Now that NBA All-Star weekend has come and gone and the regular season resumes, the conversation of this season’s MVP rumble on. As players such as Luka Doncic and Damian Lillard are making compelling cases for the trophy as the best player in the league, one can’t help but be reminded of the towering presence of the one and only Lebron James.
Depending on who you ask, James is considered to be the best of the best. I can admit, I have not always been a James fan. I won’t call myself a hater because that seems like a strong word. Let’s just say, I really didn’t care for his game. A younger me found his before-game antics and on-court flopping to be annoying.
I just couldn’t get into the aura of Lebron James. But one thing I can admit is that the man is phenomenal on the court. Once he joined my beloved Los Angeles Lakers, I was able to enjoy his playing a lot more than when he was playing in the Eastern Conference giving my team the blues.
As he continues his 17th year in the NBA, James’ star is shining even more brightly. He just keeps getting better. Here are five reasons why I, a former Lebron James semi-hater, believe he is this season’s MVP.
5. Poised for a Western Conference takeover
The 2019-2020 NBA season was full of firsts. Most noticeably, last season was the first to be played during a global pandemic. In June 2020, it was announced the NBA planned to resume the season after a three-month hiatus. This meant that the regular season would resume around the time the NBA Finals are usually underway.
After the Lakers won the championship in October, many questioned if James and the Lakers had enough time to recoup before the new season started in December. Despite a four-game losing streak last month, James has consistently helped the Lakers stay near the top of the standings. The Lakers are currently holding up at the No. 3 position in the Western Conference.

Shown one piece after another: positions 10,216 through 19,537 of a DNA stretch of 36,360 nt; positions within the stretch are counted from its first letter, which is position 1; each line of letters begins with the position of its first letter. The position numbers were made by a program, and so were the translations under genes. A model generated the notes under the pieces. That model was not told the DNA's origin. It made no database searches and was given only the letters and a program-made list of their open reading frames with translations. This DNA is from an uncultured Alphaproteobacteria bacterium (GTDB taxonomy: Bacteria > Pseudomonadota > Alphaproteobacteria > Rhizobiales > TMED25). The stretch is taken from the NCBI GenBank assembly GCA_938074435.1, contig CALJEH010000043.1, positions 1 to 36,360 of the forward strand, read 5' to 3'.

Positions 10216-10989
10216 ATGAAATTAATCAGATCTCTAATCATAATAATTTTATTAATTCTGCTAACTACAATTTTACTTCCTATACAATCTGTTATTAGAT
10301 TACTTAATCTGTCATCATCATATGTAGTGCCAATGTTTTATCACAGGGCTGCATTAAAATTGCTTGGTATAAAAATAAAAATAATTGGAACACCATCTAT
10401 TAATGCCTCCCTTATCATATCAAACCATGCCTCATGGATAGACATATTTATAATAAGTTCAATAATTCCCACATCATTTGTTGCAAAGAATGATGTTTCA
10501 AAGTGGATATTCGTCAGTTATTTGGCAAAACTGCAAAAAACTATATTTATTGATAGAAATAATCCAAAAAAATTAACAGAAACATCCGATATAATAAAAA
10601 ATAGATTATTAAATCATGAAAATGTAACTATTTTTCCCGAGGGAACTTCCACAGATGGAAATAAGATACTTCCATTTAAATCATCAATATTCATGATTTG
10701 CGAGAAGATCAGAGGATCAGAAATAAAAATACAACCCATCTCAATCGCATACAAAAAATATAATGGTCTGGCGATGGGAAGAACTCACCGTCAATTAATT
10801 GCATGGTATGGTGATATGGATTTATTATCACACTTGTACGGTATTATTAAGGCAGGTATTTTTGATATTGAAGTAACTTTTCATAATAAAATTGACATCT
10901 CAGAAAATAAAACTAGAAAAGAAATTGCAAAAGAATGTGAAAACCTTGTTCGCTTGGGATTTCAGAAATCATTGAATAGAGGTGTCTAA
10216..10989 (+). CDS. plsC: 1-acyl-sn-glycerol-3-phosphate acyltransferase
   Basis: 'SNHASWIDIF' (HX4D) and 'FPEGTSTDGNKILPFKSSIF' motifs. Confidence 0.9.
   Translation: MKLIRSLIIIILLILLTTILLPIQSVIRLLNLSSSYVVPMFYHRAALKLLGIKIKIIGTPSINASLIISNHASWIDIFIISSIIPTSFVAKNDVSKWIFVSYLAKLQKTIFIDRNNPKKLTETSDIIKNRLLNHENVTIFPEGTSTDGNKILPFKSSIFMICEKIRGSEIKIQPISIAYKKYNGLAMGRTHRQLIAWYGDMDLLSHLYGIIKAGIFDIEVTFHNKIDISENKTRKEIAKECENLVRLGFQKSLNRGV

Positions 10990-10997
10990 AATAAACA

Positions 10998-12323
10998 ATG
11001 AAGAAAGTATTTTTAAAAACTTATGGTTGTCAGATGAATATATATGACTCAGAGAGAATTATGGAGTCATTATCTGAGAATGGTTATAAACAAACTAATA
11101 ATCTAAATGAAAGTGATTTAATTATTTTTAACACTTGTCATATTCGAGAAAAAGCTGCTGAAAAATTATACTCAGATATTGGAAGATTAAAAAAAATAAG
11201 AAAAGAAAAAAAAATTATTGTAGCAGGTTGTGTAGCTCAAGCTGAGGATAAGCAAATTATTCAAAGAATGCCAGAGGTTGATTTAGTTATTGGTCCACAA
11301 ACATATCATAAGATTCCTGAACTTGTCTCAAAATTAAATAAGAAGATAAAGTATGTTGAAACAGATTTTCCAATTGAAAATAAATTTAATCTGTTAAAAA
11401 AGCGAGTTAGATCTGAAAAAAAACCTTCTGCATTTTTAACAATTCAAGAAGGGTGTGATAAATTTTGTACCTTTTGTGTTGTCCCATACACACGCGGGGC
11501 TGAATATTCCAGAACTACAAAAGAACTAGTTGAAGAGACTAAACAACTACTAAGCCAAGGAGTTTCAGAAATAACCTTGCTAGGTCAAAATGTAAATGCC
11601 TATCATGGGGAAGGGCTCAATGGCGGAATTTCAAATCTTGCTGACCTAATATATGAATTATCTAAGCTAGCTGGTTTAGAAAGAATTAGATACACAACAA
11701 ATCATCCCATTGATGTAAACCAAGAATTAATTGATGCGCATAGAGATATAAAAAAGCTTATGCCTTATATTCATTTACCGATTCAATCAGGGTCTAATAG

4. The Lakers can’t win a title without him
Yes, I know, the sample size on this stat is very small. James has only missed one game this season, a game the Lakers would go on to lose to the Sacramento Kings by three points. If this season’s 0-1 stat does not impress you, let’s take a look at last season. During the 2018-2019 season, the Lakers were 9-18 without James. Even I can’t deny the truth that the Lakers are just better with James on the court.
3. James is the stat master for the Lakers
This one feels self-explanatory. James is averaging 25.8 points per game with Anthony Davis trailing behind him averaging 22.5. When it comes to assists, James is averaging 7.8 dimes per game. Dennis Schroder trails behind him with an average of 4.5. When it comes to rebounds and steals, James is neck and neck with Davis. The difference between both stats is below .5 percent.
2. The Lakers are better when James is on the court
Okay, this point is kind of a piggyback off of my fourth point but hear me out. When Lebron is in the game, the Lakers’ offensive rating is 112 versus 103.6 when he’s out of the game. Defensively, the Lakers also score more when James is in the game. Their rating defensive rating sits at 102.9 versus 108 when he’s off-court.
James is playing at a high level at the age of 36
Year in and year out, James continuously shows us why he is one of the top players, not just in the league, but also one of the greatest players ever. Of all the players currently in the league, Lebron James is the fifth oldest. Rounding out the top five is J.J. Reddick, Carmelo Anthony, Andre Iguodala, and Udonis Haslem, who is currently the oldest player in the NBA.
I don’t even need (nor want) to bring up any of their stats because we all know these veterans are not touching James when it comes to who’s the best out of the five of them. There is only one player who has had a year 17 as good as James. That would be the late great Kobe Bryant.
I could be biased because Kobe is my favorite player, but anyone playing at Bryant’s level at the age of 36 deserves to be MVP.
Featured image caption: LeBron James in pre-game warm-ups before the Los Angeles Lakers play the Phoenix Suns on Jan. 1, 2020. Photo credit: Mark Hammond/News4usonline